Containers / Kubernetes / Sponsored

How Rancher Helps Put Kubernetes into Production

28 Nov 2016 11:15am, by

On the newest episode of The New Stack Makers podcast, Rancher Labs Principal Software Engineer Alena Prokharchyk and Kubernetes user Brian Scott, currently a systems engineering manager at Disney, sat down with TNS founder Alex Williams at Kubecon 2016 to discuss the use of Kubernetes in production environments, and how Rancher could help such deployments.

RancherOS is a Linux distribution that natively supports and manages the Kubernetes container orchestration engine, as well as the Mesos and Swarm orchestrators. Rancher also provides Cattle, which is its homegrown infrastructure orchestration engine.

Kubernetes and Rancher “extracts a lot of the issues around provisioning nodes and load balancing for us. A lot of the secret sauce you have to write around other tools are kind of provided for us with Kubernetes. With Rancher, you can use any orchestration platform you want, and keep everyone happy. It’s a single pane of glass. You can get a feel for any type of orchestration that may fit that certain type of style of application,” said Scott.

Prokharchyk highlighted some of the additional features those working with Rancher in a multi-platform Kubernetes deployment can expect, including the ability to laying down the user’s overlay network, deploying the Kubernetes system stack, replacing ill or dead nodes, setting up an internal DNS for service discovery, and monitoring cluster health.

“Some of the challenges where we’ve been able to use Rancher, is to cut away all of the hard setup of Kubernetes. Now, it’s more like a push button setup,” said Scott, adding that despite this, Kubernetes still has a few particular areas of growth to address. These included storage, role management, and access control.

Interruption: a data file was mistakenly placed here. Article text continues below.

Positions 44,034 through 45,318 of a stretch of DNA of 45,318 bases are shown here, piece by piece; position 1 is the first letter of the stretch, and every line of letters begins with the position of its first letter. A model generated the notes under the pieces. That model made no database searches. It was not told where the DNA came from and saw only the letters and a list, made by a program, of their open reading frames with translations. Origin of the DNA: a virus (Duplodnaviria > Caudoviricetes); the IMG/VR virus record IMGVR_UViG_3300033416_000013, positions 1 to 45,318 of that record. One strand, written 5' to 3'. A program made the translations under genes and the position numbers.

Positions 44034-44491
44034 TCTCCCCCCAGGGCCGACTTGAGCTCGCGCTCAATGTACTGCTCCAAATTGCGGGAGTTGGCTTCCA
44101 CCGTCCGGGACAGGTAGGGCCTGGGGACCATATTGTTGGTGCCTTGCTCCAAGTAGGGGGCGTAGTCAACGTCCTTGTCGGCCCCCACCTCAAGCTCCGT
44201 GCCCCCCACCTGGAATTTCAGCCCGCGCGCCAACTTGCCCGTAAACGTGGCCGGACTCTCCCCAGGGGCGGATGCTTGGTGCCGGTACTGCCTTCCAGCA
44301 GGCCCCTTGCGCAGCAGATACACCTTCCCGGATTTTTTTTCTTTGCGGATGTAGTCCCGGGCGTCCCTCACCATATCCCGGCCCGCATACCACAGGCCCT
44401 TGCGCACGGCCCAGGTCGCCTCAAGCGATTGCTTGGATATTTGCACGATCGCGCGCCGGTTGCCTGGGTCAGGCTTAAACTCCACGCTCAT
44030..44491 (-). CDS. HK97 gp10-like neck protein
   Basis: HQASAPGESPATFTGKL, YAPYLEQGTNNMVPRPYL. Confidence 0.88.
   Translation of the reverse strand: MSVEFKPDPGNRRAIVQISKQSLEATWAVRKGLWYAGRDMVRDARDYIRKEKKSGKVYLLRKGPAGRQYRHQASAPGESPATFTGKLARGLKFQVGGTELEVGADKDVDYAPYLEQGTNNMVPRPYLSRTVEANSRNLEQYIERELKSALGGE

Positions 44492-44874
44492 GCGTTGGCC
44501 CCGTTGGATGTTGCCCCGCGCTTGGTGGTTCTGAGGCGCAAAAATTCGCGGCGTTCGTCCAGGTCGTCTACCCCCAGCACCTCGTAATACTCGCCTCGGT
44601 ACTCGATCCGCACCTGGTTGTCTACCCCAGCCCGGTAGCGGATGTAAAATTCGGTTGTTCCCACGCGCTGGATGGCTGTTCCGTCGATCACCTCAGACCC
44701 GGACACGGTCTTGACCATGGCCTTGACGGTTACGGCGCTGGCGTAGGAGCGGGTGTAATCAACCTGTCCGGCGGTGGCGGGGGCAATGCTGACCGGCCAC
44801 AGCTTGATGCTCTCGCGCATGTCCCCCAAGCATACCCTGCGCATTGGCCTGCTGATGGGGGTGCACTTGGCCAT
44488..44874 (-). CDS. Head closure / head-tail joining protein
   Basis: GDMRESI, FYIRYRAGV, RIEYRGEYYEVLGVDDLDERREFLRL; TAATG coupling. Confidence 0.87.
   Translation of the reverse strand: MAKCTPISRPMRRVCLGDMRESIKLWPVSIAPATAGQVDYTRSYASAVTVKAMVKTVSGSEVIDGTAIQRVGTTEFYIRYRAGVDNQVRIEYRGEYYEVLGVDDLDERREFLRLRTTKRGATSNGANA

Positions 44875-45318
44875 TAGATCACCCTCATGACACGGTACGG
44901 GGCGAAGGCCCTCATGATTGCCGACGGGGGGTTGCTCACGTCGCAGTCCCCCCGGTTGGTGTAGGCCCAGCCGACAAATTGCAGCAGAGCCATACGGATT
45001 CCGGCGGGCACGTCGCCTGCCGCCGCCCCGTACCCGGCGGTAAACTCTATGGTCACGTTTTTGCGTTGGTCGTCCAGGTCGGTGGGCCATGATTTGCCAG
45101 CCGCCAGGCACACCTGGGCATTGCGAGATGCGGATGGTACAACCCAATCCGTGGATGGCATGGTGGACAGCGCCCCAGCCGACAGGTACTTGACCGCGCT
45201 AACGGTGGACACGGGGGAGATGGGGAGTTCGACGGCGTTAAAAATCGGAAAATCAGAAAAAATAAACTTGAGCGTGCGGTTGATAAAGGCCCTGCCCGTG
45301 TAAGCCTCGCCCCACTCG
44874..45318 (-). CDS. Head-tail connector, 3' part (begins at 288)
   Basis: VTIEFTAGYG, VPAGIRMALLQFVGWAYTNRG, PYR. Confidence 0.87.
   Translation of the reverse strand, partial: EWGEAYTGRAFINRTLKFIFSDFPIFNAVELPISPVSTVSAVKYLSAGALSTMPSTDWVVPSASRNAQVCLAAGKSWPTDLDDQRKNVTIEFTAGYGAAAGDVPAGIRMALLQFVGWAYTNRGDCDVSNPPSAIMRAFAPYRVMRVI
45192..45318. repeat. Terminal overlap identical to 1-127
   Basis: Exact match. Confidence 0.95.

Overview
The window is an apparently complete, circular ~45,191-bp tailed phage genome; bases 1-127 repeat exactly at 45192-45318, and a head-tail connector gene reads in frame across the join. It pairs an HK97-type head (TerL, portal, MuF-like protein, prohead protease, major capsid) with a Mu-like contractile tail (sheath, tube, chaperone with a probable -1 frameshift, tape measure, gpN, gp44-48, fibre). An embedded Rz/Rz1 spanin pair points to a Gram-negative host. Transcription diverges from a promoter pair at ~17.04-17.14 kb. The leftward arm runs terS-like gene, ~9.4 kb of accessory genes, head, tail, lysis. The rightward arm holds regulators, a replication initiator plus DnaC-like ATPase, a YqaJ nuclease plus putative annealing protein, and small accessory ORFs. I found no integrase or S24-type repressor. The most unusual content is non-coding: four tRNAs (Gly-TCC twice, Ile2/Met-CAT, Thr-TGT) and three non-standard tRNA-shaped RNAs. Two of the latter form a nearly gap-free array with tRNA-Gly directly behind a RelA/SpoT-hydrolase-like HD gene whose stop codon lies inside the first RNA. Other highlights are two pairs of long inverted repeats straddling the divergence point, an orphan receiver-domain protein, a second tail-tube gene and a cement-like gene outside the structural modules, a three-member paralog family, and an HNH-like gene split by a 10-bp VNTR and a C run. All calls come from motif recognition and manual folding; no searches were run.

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As Rancher Labs has continued to grow, looking to the future involves making the most of Kubernetes. “We want to explore all the tools that are there for Kubernetes cluster deployment. We want to learn from their experience, and we want to follow the Kubernetes community. See what features they’re adding, what should be changed in Kubernetes system clusters and management, mostly concentrating on the Kubernetes architecture to make the user experience easier,” said Prokharchyk.

As the conversation drew to a close, Scott offered a key take away vital to any developer hoping to make the most of Kubernetes in production.

“I think that in this day and age, everything’s changing so quickly. You have to adapt your applications to be able to pivot quickly,” Scott said.

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The Cloud Native Computing Foundation sponsored this post.

Feature image: (Left to right) Alena Prokharchyk and Brian Scott.

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